It would not be enough for us merely to cite example after example of punctuation that violates contemporary standards. That would be an interesting exercise but of little consequence. But is it correct to assume that these texts were in violation of standards in their own time? And why were they punctuated as such? Would it be wrong, or far-fetched, to assume that Richardson, Dr. Johnson or Dickens, or, for that matter, any other author that we have cited above, felt that they were punctuating their texts improperly? These, and other authors, must have felt that whatever punctuation was there was correct. (Would any author mispunctuate a text on purpose?) These texts were sent out into the world fully sanctioned by their authors or by an editor or a printer, we assume--an assumption that makes us wonder what rules or sensibilities governed their punctuation.

The difference between punctuation in the past and punctuation today seems to be rooted in the received rules for punctuation that, say, someone like Dr. Johnson, a Latinist and scholar, poet and critic, must have felt guided his choice of marks in the eighteenth century. That we know little about this subject or that few persons, other than Parkes, seem to be interested in studying the ambiance in which punctuation has occurred down through the years is in itself intriguing. As mentioned, these texts were no doubt viewed both by author and reader alike as correctly punctuated, and, only we, today, view them as being mispunctuated--from the vantage point of our modern-day rules of punctuation.


Before we begin to think of punctuation in twentieth century contemporary poetry, it is edifying first to listen to Parkes discuss Virginia Woolf, one of the few examples of a contemporary author that he cites in his book. Here is the passage that Parkes selects from Mrs. Dalloway:
   And then, thought Clarissa Dalloway, what a morning--fresh as if
   issued to children on a beach.What a lark! What a plunge! For so it
   had always seemed to her when, with a little squeak of the hinges,
   which she could hear now, she had burst open the French windows and
   plunged at Bourton into the open air. How fresh, how calm, stiller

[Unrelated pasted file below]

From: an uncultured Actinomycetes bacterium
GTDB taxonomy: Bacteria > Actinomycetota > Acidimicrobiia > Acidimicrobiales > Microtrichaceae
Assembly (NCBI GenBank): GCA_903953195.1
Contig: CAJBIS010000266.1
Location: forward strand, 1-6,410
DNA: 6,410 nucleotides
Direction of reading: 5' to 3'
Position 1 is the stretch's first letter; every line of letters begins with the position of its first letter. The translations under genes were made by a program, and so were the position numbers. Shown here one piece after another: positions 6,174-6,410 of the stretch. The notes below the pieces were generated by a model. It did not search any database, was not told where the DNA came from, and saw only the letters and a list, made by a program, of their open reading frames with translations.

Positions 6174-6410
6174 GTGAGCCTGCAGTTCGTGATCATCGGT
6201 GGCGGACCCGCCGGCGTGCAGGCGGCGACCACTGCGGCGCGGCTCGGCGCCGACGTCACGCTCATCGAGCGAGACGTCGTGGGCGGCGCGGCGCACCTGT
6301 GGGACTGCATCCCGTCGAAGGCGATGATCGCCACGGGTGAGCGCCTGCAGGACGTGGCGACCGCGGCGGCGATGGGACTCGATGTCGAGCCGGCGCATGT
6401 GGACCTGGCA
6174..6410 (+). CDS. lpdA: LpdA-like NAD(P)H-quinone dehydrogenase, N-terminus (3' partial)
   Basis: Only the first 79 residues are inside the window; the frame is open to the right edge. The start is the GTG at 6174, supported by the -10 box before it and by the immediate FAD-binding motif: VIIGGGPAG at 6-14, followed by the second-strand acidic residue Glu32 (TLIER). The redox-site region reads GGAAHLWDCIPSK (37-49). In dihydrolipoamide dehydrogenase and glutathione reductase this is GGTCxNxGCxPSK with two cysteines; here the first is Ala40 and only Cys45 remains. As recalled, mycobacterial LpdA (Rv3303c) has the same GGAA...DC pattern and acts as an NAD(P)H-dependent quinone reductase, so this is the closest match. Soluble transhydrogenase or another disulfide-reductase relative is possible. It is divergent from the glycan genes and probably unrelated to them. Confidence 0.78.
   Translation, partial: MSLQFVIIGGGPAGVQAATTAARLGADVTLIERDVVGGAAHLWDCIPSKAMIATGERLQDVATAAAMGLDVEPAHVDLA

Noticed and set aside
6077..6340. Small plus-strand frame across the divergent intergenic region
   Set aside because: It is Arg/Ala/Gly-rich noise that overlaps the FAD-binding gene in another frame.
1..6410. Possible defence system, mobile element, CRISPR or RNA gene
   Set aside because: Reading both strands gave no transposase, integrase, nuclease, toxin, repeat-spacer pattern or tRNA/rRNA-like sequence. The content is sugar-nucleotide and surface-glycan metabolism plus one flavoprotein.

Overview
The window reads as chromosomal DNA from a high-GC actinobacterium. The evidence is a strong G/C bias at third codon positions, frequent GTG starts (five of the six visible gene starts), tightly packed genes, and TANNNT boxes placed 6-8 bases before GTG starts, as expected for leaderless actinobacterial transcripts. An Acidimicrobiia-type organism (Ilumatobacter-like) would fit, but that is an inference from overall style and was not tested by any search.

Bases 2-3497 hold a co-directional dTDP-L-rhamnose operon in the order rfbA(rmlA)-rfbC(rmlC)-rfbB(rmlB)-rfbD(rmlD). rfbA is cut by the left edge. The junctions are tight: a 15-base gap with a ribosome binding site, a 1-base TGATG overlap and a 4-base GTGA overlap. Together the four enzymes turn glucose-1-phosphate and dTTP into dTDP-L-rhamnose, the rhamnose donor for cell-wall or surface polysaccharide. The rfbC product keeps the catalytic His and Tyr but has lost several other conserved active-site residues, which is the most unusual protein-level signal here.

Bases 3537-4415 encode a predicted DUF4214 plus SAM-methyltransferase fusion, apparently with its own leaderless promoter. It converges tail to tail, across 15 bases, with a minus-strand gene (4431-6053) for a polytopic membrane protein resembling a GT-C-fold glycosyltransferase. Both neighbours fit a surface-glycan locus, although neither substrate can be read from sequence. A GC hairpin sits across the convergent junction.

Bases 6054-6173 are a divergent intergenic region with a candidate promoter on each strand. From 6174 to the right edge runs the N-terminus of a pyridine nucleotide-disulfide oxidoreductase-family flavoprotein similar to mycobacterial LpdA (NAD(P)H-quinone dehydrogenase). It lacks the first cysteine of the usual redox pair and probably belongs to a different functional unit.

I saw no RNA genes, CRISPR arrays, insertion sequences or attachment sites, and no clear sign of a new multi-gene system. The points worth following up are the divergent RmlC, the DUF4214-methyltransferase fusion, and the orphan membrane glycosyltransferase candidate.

than this of course, the air was in the early morning; like the flap
   of a wave; the kiss of a wave; chill and sharp and yet (for a girl
   of eighteen as she then was) solemn, feeling as she did, standing
   there at the open window, that something awful was about to happen;
   looking at the flowers, at the trees with the smoke winding off them
   and rocks rising, falling; standing and looking until Peter Walsh
   said, 'Musing among the vegetables?'--was that it?--'I prefer men to
   cauliflowers'-was that it? He must have said it at breakfast one
   morning when he had gone out on to the terrace-Peter Walsh. He would
   be back from India one of these days, June or July, she forgot
   which, for his letters were awfully dull; it was his sayings one
   remembered; his eyes, his pocket-knife; his smile, his grumpiness
   and, when millions of things had utterly vanished--how strange it
   was!-- a few sayings like this about cabbages. (Parkes 1993: 95)

And here is Parkes's discussion of that passage:
   The paragraph provides boundaries within which the reader is
   encouraged to accept a variety of different linguistic or stylistic
   features as being mimetic of that particular moment in time. Within
   those limits the novelist adopts both direct and free indirect
   speech [...] The punctuation within the paragraph reinforces the
   impression created by linguistic features. The exclamation marks as
   well as the absence of verbs at the beginning--'What a lark!' 'What
   a plunge!' --alert the reader to the fact that direct speech (or
   rather 'direct thought') is being represented, and another--'how
   strange it was'--appears near the end. The semicolons after 'like
   the flap of a wave; the kiss of the wave;' represent hesitations in
   the monologue, but the unusual pauses also arrest the attention of